Update: Two down-bound lanes now open for Claremont Access, Sherman Access to be reduced to one lane starting April 1
Requesting an accessible pedestrian signal
In 2014 the City added 22 more signalized intersections with Accessible Pedestrian Signal (APS) operation. In total, by the end of 2014, there were 46 signalized intersections in the City of Hamilton with APS operation. For 2015 the City is planning to add another 56 signalized intersections with Accessible Pedestrian Signal operation.
Requests for the installation of an Accessible Pedestrian Signal must be submitted to the Built Environment Sub-committee by emailing Maxine.Carter@hamilton.ca. This group establishes a priority listing and submits the locations to City staff.
Installation of Accessible Pedestrian Signals is subject to available funding.
For physical limitations
When crossing traffic at busy intersections, persons with varying physical limitations require different types of support in order to safely cross. Pedestrian activated buttons are clearly indicated. Crosswalks and signals are a consistent design for ease of use. All signals at pedestrian crosswalks are designed generally in accordance with requirements of the Highway Traffic Act and the Ontario Traffic Manual Book 15 (OTM Book 15).
Where the crossing distance is larger than usual, or the traffic flow determines it, a three stage crossing may be provided. At these intersections, a safe area is provided such as a traffic island, so you can cross in stages.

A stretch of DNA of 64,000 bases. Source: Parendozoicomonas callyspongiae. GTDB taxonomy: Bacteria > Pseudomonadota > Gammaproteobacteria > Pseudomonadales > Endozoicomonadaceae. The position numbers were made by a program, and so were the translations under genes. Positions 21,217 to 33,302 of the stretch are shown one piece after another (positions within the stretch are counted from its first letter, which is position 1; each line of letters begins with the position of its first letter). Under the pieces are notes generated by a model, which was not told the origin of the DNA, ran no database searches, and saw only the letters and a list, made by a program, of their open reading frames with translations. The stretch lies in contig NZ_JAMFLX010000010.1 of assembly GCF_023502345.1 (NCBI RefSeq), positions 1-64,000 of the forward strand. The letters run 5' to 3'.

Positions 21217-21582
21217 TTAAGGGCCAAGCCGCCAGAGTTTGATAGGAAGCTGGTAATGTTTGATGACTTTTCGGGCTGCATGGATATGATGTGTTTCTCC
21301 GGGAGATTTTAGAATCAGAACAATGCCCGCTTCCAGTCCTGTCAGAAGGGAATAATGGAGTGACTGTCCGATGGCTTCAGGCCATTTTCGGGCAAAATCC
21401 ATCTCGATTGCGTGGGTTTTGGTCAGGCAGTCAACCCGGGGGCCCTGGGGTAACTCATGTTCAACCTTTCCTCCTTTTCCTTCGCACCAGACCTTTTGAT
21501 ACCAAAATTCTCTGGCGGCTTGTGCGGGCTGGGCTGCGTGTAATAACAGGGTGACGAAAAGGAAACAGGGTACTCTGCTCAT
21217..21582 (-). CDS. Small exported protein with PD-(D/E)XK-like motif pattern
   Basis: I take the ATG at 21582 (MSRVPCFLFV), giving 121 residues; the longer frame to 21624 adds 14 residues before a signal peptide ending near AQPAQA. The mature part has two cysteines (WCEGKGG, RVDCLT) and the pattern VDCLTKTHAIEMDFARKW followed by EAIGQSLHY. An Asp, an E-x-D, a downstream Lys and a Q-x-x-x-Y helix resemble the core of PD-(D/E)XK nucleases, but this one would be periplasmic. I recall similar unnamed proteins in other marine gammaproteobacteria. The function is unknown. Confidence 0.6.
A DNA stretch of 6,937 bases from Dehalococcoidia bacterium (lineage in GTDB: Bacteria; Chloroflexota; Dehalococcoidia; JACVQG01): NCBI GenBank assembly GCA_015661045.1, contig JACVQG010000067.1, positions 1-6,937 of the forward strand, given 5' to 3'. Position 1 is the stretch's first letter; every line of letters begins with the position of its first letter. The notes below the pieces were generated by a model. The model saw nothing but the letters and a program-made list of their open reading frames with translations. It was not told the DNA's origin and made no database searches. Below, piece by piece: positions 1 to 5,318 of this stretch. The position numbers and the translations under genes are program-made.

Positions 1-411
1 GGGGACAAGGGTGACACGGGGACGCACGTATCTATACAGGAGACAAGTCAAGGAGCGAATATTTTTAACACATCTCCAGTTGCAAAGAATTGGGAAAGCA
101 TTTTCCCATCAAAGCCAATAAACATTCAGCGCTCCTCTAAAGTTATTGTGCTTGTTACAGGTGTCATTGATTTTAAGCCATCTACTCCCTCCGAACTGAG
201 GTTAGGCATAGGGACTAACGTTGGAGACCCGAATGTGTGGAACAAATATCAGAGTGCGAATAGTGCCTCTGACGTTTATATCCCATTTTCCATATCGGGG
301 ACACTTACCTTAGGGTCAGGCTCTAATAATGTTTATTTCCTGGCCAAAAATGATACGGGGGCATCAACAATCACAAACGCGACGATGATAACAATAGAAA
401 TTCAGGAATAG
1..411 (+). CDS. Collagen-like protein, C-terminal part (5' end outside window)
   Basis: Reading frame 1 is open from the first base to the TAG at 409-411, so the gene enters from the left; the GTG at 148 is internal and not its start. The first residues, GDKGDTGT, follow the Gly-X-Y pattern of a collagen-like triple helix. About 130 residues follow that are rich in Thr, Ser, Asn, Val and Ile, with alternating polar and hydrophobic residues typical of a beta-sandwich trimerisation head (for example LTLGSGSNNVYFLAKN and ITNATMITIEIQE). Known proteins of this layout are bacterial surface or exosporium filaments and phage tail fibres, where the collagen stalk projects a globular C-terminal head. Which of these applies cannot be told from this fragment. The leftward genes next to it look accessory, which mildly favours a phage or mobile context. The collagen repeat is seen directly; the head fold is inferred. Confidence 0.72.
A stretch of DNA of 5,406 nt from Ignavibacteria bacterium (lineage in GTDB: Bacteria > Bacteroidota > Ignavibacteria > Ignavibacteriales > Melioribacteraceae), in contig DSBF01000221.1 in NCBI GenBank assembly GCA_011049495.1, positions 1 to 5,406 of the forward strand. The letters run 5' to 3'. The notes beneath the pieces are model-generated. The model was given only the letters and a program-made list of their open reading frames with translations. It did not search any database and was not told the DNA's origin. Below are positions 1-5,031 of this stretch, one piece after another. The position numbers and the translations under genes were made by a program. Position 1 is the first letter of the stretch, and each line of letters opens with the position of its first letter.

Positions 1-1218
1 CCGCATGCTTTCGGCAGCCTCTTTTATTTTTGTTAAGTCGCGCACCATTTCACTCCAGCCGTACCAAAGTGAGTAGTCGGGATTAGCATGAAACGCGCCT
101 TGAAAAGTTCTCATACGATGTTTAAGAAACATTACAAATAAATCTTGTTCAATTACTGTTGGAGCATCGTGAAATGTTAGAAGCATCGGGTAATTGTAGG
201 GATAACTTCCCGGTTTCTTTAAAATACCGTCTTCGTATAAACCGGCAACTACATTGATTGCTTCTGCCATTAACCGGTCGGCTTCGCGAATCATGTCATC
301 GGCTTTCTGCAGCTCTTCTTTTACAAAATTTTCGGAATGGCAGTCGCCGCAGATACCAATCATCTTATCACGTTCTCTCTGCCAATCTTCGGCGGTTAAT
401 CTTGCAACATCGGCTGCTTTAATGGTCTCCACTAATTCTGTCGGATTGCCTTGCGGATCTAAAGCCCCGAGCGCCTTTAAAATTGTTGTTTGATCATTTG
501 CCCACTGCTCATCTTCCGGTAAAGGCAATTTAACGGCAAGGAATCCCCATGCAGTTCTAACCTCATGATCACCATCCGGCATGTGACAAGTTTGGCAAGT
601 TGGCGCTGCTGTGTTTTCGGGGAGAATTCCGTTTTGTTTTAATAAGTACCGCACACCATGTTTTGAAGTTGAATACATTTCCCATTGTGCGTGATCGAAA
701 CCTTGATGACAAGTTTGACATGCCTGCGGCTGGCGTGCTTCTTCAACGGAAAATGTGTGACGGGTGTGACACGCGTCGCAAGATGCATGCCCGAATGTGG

In locations frequently used by seniors or persons with disabilities, crossing timing should be provided to permit pedestrians or persons in wheelchairs to cross safely.
For visual and auditory limitations
Accessible pedestrian signals tell pedestrians who are blind, visually impaired or deaf-blind when they have the right-of-way to cross at a signalized intersection and which direction they may cross. Accessible pedestrian signals are linked to the visual pedestrian signals.
Two audible tones are used to indicate the direction in which the pedestrian has the right-of-way:
- A cuckoo sound, accompanied by the walking person display, indicates that the pedestrian has the right-of-way in the north/south direction.
- A Canadian melody sound , accompanied by the walking person display, indicates that the pedestrian has the right-of-way in the east/west direction.
At some signals, the signal operates automatically. At other signalized intersections, a pedestrian button must be pushed and held for at least three seconds. If the button is not held down for at least three seconds, the audible sound will not be activated even though the walking person display appears.
Some signals are equipped with left-turn green arrow phases. During this phase the visual walk is displayed on the non-conflicting side. The audible tones will not come on until the left-turn phase has ended and both visual walk displays are on. This is to avoid pedestrians, who are blind or visually impaired, from mistaking the audible tone on the non-conflicting side for the conflicting side.
In addition to the “cuckoo” and “Canadian melody” sounds, signals are equipped with a continuous tone called a “locator tone”. This tone is emitted from the buttons to assist pedestrians, who are blind or visually impaired, in locating the buttons. Accessible Pedestrian Signal buttons are equipped with a raised arrow that points in the direction of travel. This arrow vibrates when the signal sounds are activated. The sounds and locator tones automatically adjust to ambient sound levels. During peak traffic conditions they may sound louder. Overnight they drop to their lowest volume level.
- Date modified: